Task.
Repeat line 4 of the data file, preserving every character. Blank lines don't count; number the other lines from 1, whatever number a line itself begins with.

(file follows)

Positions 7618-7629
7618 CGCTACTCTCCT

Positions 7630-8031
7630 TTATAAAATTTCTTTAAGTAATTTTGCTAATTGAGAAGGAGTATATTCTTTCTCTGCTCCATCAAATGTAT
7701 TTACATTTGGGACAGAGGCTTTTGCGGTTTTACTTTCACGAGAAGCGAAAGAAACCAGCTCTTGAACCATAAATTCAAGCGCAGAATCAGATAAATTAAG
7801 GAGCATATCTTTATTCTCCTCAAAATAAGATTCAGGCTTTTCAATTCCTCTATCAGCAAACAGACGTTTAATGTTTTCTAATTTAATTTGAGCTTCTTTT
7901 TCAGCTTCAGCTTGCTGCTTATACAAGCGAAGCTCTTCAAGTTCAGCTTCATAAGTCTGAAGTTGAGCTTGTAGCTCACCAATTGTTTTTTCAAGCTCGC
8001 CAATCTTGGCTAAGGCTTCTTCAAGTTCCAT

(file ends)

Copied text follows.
7630 TTATAAAATTTCTTTAAGTAATTTTGCTAATTGAGAAGGAGTATATTCTTTCTCTGCTCCATCAAATGTAT